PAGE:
Performance Review- What A Difference Corporate Culture Makes

Last month, I had my annual Employee Performance Review. Like many companies, mine is on the 5 point system, and unless you’ve had lunch with the company President chances are you have been rated a 3. The funny thing is, even though I got a 3, I walked away feeling good and looking forward to another year with this company. I thought back to my last job, where every single year for five years I walked away from my performance review ticked off, red faced, and ready to find another job, yet I got pretty much the same score.

What’s different? Not the industry. I work in a fairly large industry, so when I changed jobs in 2004, I basically moved across the street to work with another company on the same project in another capacity. I’m no corporate sociologist, but what I believe is different is the culture. I may not have the world’s most exciting job, but I work in what is probably the best organization I’ve ever been with. Here we are given tremendous freedom to set our own priorities, and as long as our work gets done and our product delivered, we’re pretty much left alone. Our leadership works hard to make this place fun and laid back, yet still highly performing. We consistently satisfy our customer without micro-management. It’s awesome.

On my last job, I worked in a support capacity. I provided support to engineers for program testing. I worked for a subsidiary of a company that provided support to the main company, which means we were contractually obligated to take a lot of abuse and blame when things go wrong. We were under the operational management of our customer. The culture there was very negative and I was honestly happy to leave. When I got my job offer to take this job, my previous supervisor tried to make a counter-offer, but because one of my goals was to get out of that organization, I didn’t bother to listen.

I had a supervisor who I believed continuously misled me on my performance reviews. When he took over, he told me that one of his criteria for promotion was to be able to work unsupervised. Shortly after that, a couple of our second shift people left and the decision was made to bring the third member to day shift to observe him because he was believed to not do a very good job. Because this left swing shift open, I was put on swing shift by myself for six weeks while this person’s training was verified. Swing Shift normally required three people, and I was solo. I ran our office supporting an entire development site for six weeks single handedly, and when I told our supervisor this on my performance review to justify a higher rating, I was dismissed. Even though I’d been told that being able to operate without supervision was a criteria for promotion, once I met the objective I was told that I can’t be promoted because I don’t have enough time on the job.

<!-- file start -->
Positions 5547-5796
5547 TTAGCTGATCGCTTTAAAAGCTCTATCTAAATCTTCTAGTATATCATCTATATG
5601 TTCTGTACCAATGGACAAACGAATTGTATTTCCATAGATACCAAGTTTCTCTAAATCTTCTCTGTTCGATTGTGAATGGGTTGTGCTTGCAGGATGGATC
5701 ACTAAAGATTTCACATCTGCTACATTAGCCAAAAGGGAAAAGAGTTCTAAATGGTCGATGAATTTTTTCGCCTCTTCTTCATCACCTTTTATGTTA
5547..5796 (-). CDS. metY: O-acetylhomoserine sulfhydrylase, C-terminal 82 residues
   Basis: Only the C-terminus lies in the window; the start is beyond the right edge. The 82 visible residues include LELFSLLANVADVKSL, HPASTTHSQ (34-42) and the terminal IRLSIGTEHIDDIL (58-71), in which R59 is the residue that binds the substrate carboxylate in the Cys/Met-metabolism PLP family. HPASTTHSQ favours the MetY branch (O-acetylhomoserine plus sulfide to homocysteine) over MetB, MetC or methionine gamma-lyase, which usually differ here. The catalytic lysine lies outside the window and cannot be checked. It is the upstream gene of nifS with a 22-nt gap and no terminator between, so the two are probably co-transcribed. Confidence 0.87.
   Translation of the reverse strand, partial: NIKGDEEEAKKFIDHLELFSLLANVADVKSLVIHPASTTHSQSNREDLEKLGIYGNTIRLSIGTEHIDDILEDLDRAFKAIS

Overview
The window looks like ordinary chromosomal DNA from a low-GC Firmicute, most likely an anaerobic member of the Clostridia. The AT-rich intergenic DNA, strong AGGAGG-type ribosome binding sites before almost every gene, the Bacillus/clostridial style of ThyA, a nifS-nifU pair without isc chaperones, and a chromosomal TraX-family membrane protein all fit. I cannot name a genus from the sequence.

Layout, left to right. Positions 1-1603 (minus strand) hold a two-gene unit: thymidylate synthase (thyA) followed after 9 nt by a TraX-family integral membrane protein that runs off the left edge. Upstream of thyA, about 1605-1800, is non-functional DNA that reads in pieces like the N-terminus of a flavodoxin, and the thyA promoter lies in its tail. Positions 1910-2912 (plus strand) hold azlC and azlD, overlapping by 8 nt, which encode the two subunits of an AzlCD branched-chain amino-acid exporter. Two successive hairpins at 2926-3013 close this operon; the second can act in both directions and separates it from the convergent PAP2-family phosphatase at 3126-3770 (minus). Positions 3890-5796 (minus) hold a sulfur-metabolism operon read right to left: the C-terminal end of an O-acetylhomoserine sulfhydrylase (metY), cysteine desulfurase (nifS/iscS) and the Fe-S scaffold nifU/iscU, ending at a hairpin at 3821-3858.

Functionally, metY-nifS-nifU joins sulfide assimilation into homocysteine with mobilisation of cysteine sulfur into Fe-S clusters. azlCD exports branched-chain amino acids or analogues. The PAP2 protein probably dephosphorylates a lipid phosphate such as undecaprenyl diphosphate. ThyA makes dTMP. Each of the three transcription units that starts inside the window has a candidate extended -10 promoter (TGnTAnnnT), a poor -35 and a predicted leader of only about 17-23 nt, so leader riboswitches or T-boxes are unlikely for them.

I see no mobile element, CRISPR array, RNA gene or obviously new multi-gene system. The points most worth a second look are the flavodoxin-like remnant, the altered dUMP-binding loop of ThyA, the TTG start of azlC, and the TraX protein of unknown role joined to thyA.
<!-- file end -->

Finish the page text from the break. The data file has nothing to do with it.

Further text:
At another point, our direct supervisor left due to frustrations with the organizational leadership. Although we had several people within the office who were highly qualified for that position, our management sought an outsider. I was forced to train my own supervisor.

Every year I would ask my manager what objectives he would like me to meet to get a higher performance rating. He would give me a list, and I would suggest more. Then I would exceed every single one of them, only to be told "That’s your job. That’s what we expect from you. You’re getting a 3."

Being given objectives with a hope of reward, even as simple as a higher rating and then being told "Well that’s your job and it’s what we expect from you" was highly frustrating. It does not make an employee happy. I always wondered what was the point in setting objectives if they got me nowhere. By contrast my current organization did very well with my review. Even though I got the same rating, I was told that I’m doing a good job and my work is appreciated. I wasn’t given false hope of a better review if I met certain objectives.  Managers, listen up: sometimes, a little praise and honesty can go a long way.

One of the greatest frustrations in my industry is that there is no real advancement within companies. If you want to advance, make more money, or gain more responsibilities, you pretty much have to send our resumes and find another company. I hate that. However, I am willing to stay in this position for a while longer, even though there is seemingly nowhere to go. I will stay here because they at least make me feel valued. That can be important.

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